Exposure and response prevention (ERP) therapy, sometimes referred to as simply exposure therapy, is the treatment of choice in the professional literature and practice for helping individuals with OCD.
ERP is set up on a hierarchy, meaning patients work with a therapist to list all of their fears, and then they rank those fears from least to most anxiety-provoking. Starting with one of the lower level fears, a therapist works with the person, and together they engage the feared experiences. So if a therapist is treating someone with OCD related to fears of contamination, they will work together to create a hierarchy about what “dirty” things are feared. After they make and rank that list, they will then go and expose themselves to the listed items (most ERP therapists will do this with their patients).
Let’s say that touching the floor is a medium level of anxiety for a person because they feel that the floor is contaminated. A therapist will suggest to the person an exposure exercise and then get a level of anxiety from the person on a 0–10 scale; the therapist will then continue to assess the person’s anxiety at frequent intervals during the exposure.
They may start with kneeling on the floor and then sit on it. Next they may touch it with one finger, then two, then the whole hand, and then both hands, and so on until they are actually lying on the floor together. This may take an hour, or it may take twenty hours. Either way, the goal is to be constantly moving up the hierarchy to confront higher and higher levels of fear (see “Sample Hierarchy for Fear of Contamination” later in this answer).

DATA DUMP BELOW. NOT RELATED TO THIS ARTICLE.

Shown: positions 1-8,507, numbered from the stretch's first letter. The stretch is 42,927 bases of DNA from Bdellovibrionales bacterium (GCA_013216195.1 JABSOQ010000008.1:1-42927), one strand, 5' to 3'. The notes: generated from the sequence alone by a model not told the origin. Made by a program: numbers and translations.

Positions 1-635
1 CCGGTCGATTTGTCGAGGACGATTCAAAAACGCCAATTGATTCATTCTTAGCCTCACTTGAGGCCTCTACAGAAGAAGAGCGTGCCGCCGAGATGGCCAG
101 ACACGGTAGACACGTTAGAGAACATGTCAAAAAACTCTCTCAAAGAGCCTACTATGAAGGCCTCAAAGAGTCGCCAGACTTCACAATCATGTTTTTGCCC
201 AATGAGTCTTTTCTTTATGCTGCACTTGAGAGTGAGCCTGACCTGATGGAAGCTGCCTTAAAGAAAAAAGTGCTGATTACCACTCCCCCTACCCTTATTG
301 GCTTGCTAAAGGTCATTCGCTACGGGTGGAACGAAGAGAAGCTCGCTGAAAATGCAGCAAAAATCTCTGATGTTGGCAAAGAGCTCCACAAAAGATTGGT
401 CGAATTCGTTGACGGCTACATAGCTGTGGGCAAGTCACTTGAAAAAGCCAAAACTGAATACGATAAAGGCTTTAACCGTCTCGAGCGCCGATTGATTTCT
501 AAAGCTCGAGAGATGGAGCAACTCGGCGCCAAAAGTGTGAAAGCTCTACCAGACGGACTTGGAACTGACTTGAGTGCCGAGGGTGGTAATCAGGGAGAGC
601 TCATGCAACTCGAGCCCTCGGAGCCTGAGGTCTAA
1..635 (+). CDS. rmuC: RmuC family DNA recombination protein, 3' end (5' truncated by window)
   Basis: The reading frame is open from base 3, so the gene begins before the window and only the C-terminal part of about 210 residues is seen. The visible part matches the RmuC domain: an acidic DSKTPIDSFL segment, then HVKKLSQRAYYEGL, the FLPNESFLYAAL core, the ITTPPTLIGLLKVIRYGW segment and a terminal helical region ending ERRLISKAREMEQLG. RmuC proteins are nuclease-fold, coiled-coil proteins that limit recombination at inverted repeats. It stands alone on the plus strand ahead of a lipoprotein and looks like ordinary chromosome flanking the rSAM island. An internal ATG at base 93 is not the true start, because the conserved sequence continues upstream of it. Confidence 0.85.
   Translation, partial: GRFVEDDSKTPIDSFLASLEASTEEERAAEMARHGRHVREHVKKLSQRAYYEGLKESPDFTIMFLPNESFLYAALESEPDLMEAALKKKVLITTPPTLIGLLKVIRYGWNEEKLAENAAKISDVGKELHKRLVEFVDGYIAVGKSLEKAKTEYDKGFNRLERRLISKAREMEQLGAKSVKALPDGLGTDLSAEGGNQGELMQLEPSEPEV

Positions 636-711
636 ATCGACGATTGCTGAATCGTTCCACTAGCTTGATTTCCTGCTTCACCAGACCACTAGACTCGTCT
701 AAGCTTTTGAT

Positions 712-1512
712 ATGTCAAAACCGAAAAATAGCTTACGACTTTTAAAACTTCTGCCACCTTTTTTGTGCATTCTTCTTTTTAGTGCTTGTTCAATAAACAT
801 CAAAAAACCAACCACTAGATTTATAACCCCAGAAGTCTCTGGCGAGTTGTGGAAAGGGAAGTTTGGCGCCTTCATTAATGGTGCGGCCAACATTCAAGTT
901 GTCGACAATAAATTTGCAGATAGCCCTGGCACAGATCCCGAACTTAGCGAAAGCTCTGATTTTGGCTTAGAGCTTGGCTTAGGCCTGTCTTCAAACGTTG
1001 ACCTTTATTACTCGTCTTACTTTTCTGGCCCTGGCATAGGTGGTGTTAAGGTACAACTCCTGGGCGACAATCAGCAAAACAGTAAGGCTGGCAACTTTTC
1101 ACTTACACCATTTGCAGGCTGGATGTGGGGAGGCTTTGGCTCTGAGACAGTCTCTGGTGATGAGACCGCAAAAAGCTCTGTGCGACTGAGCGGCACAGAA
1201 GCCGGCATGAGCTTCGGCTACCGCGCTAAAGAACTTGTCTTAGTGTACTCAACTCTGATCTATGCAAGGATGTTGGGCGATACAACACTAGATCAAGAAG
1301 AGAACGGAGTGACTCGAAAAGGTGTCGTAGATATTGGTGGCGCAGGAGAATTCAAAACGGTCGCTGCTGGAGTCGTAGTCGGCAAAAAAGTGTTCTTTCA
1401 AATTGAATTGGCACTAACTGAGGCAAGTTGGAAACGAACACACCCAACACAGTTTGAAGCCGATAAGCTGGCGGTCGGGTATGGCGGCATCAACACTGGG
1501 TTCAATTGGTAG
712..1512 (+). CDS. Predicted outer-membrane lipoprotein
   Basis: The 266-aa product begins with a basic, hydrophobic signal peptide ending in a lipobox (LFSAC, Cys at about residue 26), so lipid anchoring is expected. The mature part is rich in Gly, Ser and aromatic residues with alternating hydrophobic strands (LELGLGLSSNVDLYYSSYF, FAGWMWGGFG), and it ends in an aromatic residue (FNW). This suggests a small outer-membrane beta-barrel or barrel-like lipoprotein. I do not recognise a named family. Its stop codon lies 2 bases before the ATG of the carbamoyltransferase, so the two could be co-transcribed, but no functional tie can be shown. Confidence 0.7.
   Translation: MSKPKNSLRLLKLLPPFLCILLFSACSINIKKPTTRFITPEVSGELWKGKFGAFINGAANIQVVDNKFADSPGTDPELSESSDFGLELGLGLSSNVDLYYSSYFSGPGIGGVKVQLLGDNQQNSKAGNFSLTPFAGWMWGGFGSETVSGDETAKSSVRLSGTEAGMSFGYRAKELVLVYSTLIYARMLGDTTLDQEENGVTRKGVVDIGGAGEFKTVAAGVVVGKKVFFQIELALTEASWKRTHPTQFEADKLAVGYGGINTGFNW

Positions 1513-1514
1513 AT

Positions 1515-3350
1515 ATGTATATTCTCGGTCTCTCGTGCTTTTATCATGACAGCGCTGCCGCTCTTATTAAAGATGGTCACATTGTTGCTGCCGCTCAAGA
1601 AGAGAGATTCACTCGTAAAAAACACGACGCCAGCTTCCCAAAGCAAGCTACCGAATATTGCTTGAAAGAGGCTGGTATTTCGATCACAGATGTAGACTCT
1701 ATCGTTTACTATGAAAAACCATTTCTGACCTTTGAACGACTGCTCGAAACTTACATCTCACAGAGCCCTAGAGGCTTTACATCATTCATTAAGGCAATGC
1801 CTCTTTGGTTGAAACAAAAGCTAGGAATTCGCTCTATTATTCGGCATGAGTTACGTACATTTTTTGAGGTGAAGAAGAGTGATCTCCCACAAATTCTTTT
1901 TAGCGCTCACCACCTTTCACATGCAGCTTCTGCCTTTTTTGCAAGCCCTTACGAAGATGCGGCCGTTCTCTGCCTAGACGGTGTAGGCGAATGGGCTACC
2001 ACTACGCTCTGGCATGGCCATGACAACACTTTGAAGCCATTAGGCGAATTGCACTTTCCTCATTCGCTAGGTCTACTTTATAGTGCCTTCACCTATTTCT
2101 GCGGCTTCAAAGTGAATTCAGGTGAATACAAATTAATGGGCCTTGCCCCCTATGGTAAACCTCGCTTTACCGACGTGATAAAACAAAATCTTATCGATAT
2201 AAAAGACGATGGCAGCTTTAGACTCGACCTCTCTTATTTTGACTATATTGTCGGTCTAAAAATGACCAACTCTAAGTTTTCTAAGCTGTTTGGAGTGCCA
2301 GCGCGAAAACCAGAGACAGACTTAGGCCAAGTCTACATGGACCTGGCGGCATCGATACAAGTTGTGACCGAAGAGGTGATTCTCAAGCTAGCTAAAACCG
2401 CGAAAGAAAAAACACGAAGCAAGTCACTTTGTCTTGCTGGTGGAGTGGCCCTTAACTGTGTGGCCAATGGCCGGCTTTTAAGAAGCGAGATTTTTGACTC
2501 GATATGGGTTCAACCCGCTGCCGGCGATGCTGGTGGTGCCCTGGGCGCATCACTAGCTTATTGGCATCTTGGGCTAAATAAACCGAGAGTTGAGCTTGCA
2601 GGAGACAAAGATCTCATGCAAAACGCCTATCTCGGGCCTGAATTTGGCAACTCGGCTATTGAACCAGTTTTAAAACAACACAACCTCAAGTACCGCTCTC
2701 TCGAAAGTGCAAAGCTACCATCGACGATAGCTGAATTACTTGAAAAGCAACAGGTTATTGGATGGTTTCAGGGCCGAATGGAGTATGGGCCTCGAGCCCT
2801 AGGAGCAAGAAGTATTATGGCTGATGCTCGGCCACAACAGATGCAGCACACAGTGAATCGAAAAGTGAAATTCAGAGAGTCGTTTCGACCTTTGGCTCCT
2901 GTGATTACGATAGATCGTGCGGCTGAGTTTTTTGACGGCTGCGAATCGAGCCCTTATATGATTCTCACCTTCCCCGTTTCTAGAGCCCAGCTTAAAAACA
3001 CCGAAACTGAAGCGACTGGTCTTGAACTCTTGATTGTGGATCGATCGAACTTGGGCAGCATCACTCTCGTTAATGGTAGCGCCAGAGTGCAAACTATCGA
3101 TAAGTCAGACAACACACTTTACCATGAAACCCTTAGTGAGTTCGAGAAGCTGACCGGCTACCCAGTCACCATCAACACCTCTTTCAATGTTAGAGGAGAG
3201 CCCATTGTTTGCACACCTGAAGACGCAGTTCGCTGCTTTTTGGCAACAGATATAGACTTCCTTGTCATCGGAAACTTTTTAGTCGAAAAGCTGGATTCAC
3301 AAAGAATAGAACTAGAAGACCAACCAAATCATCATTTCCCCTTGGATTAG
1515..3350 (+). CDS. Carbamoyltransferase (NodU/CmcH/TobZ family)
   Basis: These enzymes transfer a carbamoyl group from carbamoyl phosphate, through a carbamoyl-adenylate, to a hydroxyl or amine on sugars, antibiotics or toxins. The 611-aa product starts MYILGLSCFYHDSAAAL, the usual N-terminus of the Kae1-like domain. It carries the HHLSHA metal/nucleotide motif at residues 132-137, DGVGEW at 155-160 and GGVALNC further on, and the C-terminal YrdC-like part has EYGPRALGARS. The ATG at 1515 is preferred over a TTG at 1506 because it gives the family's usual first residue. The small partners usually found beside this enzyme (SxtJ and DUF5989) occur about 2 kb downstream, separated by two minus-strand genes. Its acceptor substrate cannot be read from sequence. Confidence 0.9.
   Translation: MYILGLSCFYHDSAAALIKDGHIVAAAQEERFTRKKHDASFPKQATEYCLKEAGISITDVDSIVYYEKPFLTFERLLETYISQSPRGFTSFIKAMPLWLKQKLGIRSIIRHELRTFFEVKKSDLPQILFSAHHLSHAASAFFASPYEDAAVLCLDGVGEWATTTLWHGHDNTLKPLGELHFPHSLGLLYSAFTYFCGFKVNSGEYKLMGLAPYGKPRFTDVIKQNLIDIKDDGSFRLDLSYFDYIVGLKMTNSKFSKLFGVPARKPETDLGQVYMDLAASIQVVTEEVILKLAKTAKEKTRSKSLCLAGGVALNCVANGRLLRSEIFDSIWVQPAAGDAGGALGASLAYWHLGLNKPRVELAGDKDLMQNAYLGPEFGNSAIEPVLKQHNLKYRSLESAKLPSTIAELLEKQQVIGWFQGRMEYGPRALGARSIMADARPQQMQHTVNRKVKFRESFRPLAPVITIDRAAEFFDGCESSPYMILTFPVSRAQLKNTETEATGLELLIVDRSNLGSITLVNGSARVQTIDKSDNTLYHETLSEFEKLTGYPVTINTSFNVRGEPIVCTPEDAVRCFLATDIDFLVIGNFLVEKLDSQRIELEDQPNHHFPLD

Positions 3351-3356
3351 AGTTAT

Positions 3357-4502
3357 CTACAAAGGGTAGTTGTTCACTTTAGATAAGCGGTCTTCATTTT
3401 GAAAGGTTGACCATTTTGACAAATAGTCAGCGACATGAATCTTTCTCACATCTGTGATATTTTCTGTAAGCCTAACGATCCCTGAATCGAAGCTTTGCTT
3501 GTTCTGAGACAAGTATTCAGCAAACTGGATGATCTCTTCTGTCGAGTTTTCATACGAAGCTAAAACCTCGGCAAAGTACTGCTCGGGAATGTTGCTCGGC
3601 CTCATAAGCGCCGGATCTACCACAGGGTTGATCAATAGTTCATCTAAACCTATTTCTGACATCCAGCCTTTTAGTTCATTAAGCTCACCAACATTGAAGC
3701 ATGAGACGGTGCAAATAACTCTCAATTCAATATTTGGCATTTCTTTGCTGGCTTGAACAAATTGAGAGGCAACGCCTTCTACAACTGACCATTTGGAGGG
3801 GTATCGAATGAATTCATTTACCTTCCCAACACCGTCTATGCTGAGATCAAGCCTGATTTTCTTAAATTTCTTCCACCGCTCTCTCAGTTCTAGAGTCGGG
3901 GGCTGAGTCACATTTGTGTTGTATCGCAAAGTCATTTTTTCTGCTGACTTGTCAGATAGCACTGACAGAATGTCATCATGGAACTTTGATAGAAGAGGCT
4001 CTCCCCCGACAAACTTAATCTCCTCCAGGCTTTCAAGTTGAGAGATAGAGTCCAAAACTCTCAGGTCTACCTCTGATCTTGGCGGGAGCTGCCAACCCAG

Therapists hope to achieve a few things with ERP. First, they do not just expose a person to a situation and then run away, both patient and therapist have to stay in the situation until the person’s anxiety is reduced to at least half of what it was when they started. This allows people to realize that they can do what they fear and see their anxiety decrease. Further, the individual needs to do this repeatedly, one time is not enough. The goal is to change a behavior, and it can take many repetitions before a new behavior is really ingrained. Doing an exposure also shows the patient that what he is doing is not really dangerous, since the therapist is willing to do it with him. If it really were dangerous, the therapist would not do it because it would be too much of a risk.
So ERP works by having people do what they fear, stay in the situation until they are no longer anxious or have reduced their anxiety level by half, and realize that just because they experience fear does not mean that anything bad will happen to them. Doing ERP can decrease compulsive behaviors by both inhibiting the rituals and challenging the validity of the obsessional thoughts.
Sample Hierarchy for Fear of Contamination
• Putting on shoes
• Picking up items that have been on the floor for under five seconds
• Seeing people sit on the floor
• Kneeling on the floor
• Walking on the floor with socks on
• Vacuuming the floor
• Sitting on the floor, but not touching it
• Picking up items that have been on the floor for under twenty seconds
• Watching babies crawl on the floor
• Petting a dog that has been lying on the floor
• Touching the sides of shoes
• Touching the floor
• Sitting on the floor and touching it
• Lying on the floor
• Picking up items that have been on the floor for more than twenty seconds
• Touching the soles of shoes